Munhall man indicted for assaulting agent
A 61-year-old Munhall man was indicted for assaulting a federal law enforcement agent, U.S. attorney David Hickton announced Wednesday.
Kim Winwood's one-count indictment was returned by a federal grand jury in Pittsburgh on Tuesday.
It claims Munhall police detective Jamie Caterino, who was deputized as a federal task force officer working for the FBI, headed to a location that heroin-trafficking suspect Ronnell Robinson was known to frequent and reside on March 14 along E. Marigold St. in Munhall. Caterino followed a silver mini-van he saw pulling away and approached it when it reached an intersection to see if Robinson was inside.
Caterino noticed Robinson was in the vehicle driven by Winwood. The indictment said Robinson yelled “Go, go, go” to Winwood and waved his hands when Caterino announced himself as a police officer and came closer to the mini-van, placing his hand on the window. According to the indictment, “Caterino's hand became stuck in the window of the vehicle and was pulled violently away from his body in line with the path of the mini-van” as the vehicle sped away.
The vehicle was stopped by other assisting officers and Robinson and Winwood were taken into custody.
Caterino's right hand was injured.
If convicted, Winwood could face a maximum penalty of 20 years in prison, a $250,000 fine, or both.
The case is being prosecuted by U.S. attorney Eric Rosen.
The FBI's Greater Pittsburgh Safe Streets Gang Task Force, Allegheny County Sheriff's Office, Munhall and West Homestead police departments, and the state Attorney General's Office performed the investigation resulting in Winwood's indictment.
Robinson was one of 34 people indicted last month for their alleged involvement in a Homestead heroin-trafficking ring.
Stacy Lee is a staff writer for Trib Total Media. She can be reached at 412-664-9161, ext. 1970, or email@example.com.
Show commenting policy
TribLive commenting policy
You are solely responsible for your comments and by using TribLive.com you agree to our Terms of Service.
We moderate comments. Our goal is to provide substantive commentary for a general readership. By screening submissions, we provide a space where readers can share intelligent and informed commentary that enhances the quality of our news and information.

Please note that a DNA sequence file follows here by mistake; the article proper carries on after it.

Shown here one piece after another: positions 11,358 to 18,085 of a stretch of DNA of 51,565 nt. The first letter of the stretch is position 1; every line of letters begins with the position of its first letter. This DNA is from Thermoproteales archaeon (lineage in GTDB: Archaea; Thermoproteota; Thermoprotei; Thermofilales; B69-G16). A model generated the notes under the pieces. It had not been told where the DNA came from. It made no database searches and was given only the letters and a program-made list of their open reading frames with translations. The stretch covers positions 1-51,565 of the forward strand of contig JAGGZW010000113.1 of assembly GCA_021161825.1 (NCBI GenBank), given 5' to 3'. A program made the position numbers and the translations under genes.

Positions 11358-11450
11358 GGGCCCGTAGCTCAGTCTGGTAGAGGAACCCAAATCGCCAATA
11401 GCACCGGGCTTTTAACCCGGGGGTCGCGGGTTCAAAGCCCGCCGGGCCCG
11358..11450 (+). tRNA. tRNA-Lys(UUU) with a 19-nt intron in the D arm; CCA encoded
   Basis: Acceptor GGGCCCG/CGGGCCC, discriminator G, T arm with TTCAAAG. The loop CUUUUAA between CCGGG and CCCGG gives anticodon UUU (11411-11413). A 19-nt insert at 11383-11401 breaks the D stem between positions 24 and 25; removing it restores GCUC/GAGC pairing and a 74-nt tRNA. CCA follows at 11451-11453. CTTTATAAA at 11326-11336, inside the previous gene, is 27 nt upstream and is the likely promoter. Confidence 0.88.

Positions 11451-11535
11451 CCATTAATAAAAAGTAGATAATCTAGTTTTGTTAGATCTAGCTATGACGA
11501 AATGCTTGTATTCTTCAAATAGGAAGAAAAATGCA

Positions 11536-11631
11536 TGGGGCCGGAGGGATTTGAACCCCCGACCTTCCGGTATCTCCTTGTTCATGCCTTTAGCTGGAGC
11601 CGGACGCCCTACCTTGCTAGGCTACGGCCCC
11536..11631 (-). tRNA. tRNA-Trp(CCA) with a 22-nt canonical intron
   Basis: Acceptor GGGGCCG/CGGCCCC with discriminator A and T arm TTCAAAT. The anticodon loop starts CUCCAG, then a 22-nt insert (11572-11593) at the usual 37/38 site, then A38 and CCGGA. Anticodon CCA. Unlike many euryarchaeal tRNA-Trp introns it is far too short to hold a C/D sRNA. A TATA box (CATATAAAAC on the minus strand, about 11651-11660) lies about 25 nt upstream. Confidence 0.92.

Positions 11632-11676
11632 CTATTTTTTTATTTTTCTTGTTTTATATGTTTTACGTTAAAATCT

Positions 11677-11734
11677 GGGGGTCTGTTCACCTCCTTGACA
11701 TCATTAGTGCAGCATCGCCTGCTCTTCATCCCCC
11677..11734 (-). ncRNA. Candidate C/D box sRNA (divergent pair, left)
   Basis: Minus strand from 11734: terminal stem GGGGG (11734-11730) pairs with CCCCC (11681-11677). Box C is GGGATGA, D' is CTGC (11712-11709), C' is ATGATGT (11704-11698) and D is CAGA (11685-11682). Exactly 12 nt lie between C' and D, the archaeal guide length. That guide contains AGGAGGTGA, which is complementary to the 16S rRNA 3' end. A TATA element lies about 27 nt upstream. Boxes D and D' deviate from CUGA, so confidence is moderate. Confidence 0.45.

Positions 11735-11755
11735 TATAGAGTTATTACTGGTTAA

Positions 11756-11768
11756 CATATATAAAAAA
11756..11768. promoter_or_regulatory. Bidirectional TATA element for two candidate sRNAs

While most comments will be posted if they are on-topic and not abusive, moderating decisions are subjective. We will make them as carefully and consistently as we can. Because of the volume of reader comments, we cannot review individual moderation decisions with readers.
We value thoughtful comments representing a range of views that make their point quickly and politely. We make an effort to protect discussions from repeated comments either by the same reader or different readers.
We follow the same standards for taste as the daily newspaper. A few things we won't tolerate: personal attacks, obscenity, vulgarity, profanity (including expletives and letters followed by dashes), commercial promotion, impersonations, incoherence, proselytizing and SHOUTING. Don't include URLs to Web sites.
We do not edit comments. They are either approved or deleted. We reserve the right to edit a comment that is quoted or excerpted in an article. In this case, we may fix spelling and punctuation.
We welcome strong opinions and criticism of our work, but we don't want comments to become bogged down with discussions of our policies and we will moderate accordingly.
We appreciate it when readers and people quoted in articles or blog posts point out errors of fact or emphasis and will investigate all assertions. But these suggestions should be sent via e-mail. To avoid distracting other readers, we won't publish comments that suggest a correction. Instead, corrections will be made in a blog post or in an article.